Hiss Obituaries Prove Network Laziness
by L. Brent Bozell III
November 21, 1996
Alger Hiss was a felon, a traitor to his country, and an
agent seeking the global spread of slavery and death under communism. That
hard reality was proven by Hiss's conviction for perjury more than four
decades ago. The radical left refused to accept the verdict and made him their
poster child, an innocent bystander, a victim of the Cold War.
But his guilt was further proven in the 1978 publication of
Allen Weinstein's definitive book "Perjury." The final nail in the
coffin came with the National Security Agency's recent release of the Venona
transcripts, which detailed the activities of a spy code-named
"Ales" which mirrored the allegations raised against Hiss by
In their obituaries, both Time and Newsweek thoughtfully and
unequivocally described Hiss as a spy. Not so the networks, who described Hiss
on November 15 as: (1) a well-established, brilliant public servant; (2) until
he was accused of spying by Whittaker Chambers (never described as his Soviet
contact) and exploited for political gain by Richard Nixon; (3) one who
protested his innocence against the anti-communist insanity of his times; (4)
cleared by Russian officials of ever being a spy.
On ABC, Peter Jennings oozed sympathy for Hiss after his
conviction: "He lost his livelihood and his marriage. He protested his
innocence until the very end, and last year, we reported that the Russian
President Boris Yeltsin said that KGB files supported Mr. Hiss's claim."
A Soviet agent who lost his livelihood after his conviction? One would hope
Jennings would consider that a positive development in light of the millions
of lives lost to the brutal regime he served.
CNN's Linden Soles lectured: "The case attracted
national attention and helped spurn a period of blacklisting and hysteria over
the communist threat." Yes, for the radical left. For the rest of the
country, the conviction proved how very real was that communist threat.
Over on NBC, Tom Brokaw proclaimed: "Despite the
support of many prominent Americans, Hiss was sent to prison for almost four
years. It's a case that still divides many people in this country."
Brokaw should have said the opposite, that because of the tenacity of men like
Chambers, Hiss was sent to prison, a Soviet agent exposed and convicted.
Brokaw's report was shameless, declaring Hiss was "suddenly caught up in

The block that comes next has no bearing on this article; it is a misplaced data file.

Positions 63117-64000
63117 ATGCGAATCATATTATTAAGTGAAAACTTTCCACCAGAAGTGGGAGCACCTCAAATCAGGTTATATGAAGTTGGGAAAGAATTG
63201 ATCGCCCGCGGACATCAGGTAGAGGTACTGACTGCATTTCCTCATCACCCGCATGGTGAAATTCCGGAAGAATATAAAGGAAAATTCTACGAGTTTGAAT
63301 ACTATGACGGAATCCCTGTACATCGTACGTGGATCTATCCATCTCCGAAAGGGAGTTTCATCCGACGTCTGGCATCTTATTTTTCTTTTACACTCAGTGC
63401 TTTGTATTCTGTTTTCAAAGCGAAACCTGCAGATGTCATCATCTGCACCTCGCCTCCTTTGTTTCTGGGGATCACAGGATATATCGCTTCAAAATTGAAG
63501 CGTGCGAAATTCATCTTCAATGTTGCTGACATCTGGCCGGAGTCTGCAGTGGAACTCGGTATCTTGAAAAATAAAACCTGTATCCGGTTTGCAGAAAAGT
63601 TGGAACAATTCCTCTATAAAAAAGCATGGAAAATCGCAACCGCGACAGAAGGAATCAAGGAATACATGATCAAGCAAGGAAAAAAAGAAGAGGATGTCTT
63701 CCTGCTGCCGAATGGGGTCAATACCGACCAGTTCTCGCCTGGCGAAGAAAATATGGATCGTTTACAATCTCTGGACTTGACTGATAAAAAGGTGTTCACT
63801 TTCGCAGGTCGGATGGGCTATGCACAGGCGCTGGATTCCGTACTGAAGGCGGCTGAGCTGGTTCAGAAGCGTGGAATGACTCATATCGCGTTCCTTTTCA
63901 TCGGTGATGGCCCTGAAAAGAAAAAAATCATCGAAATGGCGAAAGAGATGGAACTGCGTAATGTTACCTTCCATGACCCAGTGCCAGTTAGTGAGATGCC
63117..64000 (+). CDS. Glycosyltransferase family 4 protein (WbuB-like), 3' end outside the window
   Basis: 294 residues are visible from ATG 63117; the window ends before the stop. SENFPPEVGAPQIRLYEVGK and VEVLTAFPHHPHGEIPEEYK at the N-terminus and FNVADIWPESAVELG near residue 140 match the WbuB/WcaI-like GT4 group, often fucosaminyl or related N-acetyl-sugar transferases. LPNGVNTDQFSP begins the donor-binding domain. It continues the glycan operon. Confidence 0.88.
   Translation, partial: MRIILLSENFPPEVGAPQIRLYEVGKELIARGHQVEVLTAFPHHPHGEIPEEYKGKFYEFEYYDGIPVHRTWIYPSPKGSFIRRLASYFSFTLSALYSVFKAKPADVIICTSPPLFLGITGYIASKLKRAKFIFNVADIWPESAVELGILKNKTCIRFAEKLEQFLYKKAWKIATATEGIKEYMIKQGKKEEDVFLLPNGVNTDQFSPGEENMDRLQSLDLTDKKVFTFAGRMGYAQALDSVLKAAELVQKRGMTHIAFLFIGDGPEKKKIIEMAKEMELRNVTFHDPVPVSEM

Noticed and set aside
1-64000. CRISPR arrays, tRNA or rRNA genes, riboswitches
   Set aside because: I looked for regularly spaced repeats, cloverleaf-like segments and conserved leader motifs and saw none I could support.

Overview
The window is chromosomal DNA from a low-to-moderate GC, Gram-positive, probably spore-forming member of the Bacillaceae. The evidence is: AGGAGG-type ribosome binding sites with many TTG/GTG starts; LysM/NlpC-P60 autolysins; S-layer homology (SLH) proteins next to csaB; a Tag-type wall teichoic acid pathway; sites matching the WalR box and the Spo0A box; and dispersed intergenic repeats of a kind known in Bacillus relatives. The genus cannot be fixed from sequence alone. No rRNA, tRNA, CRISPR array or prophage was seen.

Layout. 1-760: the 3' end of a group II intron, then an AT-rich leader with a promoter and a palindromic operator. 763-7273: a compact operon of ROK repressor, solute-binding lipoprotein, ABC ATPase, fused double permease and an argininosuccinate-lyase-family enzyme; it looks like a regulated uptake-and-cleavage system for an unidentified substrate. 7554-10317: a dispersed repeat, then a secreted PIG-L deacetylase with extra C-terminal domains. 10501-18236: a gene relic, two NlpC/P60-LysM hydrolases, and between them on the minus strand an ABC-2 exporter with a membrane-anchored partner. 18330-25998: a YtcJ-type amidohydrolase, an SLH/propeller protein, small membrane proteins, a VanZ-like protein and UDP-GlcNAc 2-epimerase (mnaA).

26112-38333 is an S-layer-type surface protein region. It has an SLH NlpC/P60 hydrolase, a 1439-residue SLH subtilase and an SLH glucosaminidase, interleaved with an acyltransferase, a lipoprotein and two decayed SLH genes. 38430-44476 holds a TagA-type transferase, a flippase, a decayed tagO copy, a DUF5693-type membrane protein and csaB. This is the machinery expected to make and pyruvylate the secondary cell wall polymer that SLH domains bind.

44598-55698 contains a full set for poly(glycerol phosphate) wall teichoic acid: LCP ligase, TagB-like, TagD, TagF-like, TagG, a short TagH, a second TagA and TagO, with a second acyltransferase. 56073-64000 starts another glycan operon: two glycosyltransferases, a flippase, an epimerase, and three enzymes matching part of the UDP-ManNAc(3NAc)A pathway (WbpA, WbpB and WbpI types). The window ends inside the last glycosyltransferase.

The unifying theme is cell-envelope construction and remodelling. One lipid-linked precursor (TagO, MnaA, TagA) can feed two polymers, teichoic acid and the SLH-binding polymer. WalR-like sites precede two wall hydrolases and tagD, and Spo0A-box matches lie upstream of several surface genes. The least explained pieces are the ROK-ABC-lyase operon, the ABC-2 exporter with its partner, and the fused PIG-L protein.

a spy scandal." And Hitler was "caught up" in the Holocaust,
Stalin in the Soviet genocide, Sirhan Sirhan in Robert Kennedy's
On MSNBC's "The News with Brian Williams," news
anchor Brigitte Quinn announced: "Alger Hiss was a symbol of the Cold War
and the McCarthy witch hunts that haunted that era....In 1987, a Russian
general declared that Hiss was never a spy, but a victim of Cold War
hysteria." Quinn was wrong: General Dmitri Volkogonov made his
declaration in 1992 -- and then admitted he hadn't thoroughly reviewed the
How is it that all these reports not only declare Hiss an
innocent victim, but echo one another in tone? I offer as an answer a 334-word
Associated Press dispatched labeled "Urgent" put out at 5:11 the
night of November 15 with the headline "Alger Hiss, Nixon Nemesis, Dead
at 92." It read: "Alger Hiss, the patrician public servant who fell
from grace in a Communist spy scandal that propelled Richard Nixon to higher
office, died Friday afternoon...Hiss' life can be neatly broken into two
parts. The first was a stellar rise to a brilliant academic career...But on
Aug. 3, 1948, a rumpled, overweight magazine editor named Whittaker Chambers
alleged that 10 years earlier, Hiss had given him State Department
secrets....For the rest of his life, he worked for vindication....He
proclaimed that it had come finally in 1992, at age 87, when a Russian general
in charge of Soviet intelligence archives declared that Hiss had never been a
spy, but rather a victim of Cold War hysteria and the McCarthy
The liberal media's defenders suggest conservatives
feverishly insist news coverage is the product of a hard-working,
well-organized conspiracy. But that's wrong. What the Hiss TV stories prove is
that sometimes, biased coverage happens when lazy reporters can't manage to do
more legwork on a world-historical story than to walk across the room and
rewrite a biased AP dispatch. Newspapers work up obituaries years in advance
on major historical figures. But hey, this is TV -- we'll wing it with wire
Three days later, Tom Brokaw came back to tell viewers of
Volkogonov's admission. Then Peter Jennings retracted ABC's claims about
Yeltsin clearing Hiss. When was the last time two networks had to correct an obituary?
It just doesn't get sloppier than this, though surely forty years from now
there will still be some nut charging around, with TV cameras obediently in
tow, arguing the innocence of this American traitor.
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